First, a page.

Phylogenetic analyses was performed with maximum-likelihood and Bayesian methods, and we used the GTR+I+Γ model of evolution, as selected by the hierarchical likelihood-ratio test in MrModeltest version 2.3 and jModelTest version 0.1 (10), partitioned by codon position. Results indicated 4 distinct phylogroups, with XSV sharing a common ancestry with MGBV (Figure). Similar topologies, supported by high bootstrap (>70%) and posterior node (>0.70) probabilities, were consistently derived when various algorithms and different taxa and combinations of taxa were used. Moreover, as we reported previously, the incongruence between some hantaviruses and their reservoir hosts might be indicative of host-switching events (5–7).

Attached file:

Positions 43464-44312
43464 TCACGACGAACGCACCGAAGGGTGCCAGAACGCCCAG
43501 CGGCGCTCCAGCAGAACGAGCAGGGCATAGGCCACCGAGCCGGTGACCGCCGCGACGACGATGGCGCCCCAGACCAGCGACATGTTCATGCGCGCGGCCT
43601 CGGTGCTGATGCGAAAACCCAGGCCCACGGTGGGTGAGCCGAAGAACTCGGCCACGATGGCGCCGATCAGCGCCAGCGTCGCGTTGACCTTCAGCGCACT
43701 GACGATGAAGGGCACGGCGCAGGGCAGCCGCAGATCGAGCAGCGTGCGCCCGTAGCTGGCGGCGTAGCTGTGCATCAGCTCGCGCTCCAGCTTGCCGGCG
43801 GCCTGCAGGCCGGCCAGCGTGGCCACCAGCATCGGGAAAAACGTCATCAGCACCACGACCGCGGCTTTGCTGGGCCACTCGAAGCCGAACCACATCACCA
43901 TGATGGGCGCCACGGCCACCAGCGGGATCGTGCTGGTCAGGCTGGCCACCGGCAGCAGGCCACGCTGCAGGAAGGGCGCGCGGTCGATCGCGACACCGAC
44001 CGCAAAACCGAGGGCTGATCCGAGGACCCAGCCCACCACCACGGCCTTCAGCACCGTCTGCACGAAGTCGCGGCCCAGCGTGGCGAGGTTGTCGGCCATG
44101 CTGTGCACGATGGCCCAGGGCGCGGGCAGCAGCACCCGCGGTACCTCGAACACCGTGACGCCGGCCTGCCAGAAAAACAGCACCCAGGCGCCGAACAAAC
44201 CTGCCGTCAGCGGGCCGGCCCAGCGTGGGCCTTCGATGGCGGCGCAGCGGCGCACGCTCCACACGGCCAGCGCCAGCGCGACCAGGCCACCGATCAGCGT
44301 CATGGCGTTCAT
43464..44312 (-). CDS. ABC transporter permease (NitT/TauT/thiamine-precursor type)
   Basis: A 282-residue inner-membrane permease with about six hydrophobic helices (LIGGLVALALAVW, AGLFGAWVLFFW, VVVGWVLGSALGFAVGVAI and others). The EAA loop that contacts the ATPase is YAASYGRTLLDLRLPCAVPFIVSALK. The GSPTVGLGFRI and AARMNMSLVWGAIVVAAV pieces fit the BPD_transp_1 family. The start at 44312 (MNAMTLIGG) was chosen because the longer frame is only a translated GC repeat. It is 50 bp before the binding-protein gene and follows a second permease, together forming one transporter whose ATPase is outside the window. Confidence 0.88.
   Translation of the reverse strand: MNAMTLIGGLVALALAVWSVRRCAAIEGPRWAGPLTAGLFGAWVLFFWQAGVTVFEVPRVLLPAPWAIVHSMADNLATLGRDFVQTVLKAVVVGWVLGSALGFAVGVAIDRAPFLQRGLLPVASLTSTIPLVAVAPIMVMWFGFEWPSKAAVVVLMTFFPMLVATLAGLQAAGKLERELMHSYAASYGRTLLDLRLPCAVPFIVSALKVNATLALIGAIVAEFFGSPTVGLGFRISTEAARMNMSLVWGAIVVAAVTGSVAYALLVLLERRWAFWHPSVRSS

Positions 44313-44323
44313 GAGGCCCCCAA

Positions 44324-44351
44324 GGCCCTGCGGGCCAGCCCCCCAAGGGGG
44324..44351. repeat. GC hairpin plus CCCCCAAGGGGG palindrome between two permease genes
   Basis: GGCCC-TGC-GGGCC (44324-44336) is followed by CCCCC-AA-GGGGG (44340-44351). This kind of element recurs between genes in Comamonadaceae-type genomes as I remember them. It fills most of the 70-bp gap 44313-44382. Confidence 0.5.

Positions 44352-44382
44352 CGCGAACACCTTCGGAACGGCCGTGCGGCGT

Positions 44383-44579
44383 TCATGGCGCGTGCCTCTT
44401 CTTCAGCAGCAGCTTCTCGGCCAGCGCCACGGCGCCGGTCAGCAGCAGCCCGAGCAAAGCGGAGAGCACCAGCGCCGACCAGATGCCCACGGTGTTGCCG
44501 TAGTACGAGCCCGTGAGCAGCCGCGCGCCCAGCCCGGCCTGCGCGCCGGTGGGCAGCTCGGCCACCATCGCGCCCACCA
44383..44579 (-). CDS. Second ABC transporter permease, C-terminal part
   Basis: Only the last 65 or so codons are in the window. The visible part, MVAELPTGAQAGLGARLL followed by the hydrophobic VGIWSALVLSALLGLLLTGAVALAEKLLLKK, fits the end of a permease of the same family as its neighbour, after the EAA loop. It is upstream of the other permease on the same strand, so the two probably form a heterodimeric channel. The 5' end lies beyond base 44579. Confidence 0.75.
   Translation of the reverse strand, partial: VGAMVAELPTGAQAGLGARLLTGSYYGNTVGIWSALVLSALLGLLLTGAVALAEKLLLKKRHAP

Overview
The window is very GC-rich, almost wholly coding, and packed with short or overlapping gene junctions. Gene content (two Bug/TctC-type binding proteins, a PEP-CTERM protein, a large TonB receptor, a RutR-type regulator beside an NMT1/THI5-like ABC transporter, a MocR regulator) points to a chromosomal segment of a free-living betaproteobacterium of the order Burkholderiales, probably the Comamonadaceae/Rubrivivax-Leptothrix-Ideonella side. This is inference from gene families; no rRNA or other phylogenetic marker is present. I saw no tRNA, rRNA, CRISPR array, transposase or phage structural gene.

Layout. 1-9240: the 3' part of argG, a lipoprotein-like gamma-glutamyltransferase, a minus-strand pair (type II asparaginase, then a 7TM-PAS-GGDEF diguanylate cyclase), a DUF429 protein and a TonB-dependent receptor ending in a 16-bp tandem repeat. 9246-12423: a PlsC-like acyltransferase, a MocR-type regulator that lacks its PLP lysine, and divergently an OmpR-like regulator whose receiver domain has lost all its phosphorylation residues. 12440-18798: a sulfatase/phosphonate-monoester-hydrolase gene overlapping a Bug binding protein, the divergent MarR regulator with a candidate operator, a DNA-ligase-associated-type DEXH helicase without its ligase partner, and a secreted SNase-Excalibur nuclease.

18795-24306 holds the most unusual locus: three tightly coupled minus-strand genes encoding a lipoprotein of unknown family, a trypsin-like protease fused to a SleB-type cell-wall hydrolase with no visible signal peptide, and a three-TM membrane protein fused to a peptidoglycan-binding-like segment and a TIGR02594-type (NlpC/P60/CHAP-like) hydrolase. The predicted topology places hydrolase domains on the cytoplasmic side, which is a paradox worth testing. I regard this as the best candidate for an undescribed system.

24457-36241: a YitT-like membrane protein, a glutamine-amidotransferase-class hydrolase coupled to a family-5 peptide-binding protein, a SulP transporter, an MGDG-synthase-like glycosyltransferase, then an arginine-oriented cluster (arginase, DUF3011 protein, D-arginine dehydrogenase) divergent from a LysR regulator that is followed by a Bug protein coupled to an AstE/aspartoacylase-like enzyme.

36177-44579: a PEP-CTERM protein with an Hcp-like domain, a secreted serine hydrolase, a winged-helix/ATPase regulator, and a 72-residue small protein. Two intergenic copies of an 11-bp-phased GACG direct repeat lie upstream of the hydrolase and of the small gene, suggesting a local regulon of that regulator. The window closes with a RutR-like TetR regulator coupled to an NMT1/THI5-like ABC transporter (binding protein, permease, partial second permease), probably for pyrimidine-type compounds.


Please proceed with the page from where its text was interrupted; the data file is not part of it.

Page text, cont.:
The striking sequence divergence of XSV presented considerable challenges for designing suitable primers for RT-PCR and sequencing. Also, sequencing efforts were constrained by the limited availability of tissues and concurrent virus isolation attempts. Consequently, we were unable to obtain the full-length sequence of XSV. Similarly, the inability to detect hantavirus RNA in tissues from other species of bats in this study might be attributed to several factors, including the highly focal nature of hantavirus infection, small sample sizes of bats of any given species, primer mismatches, and suboptimal cycling conditions.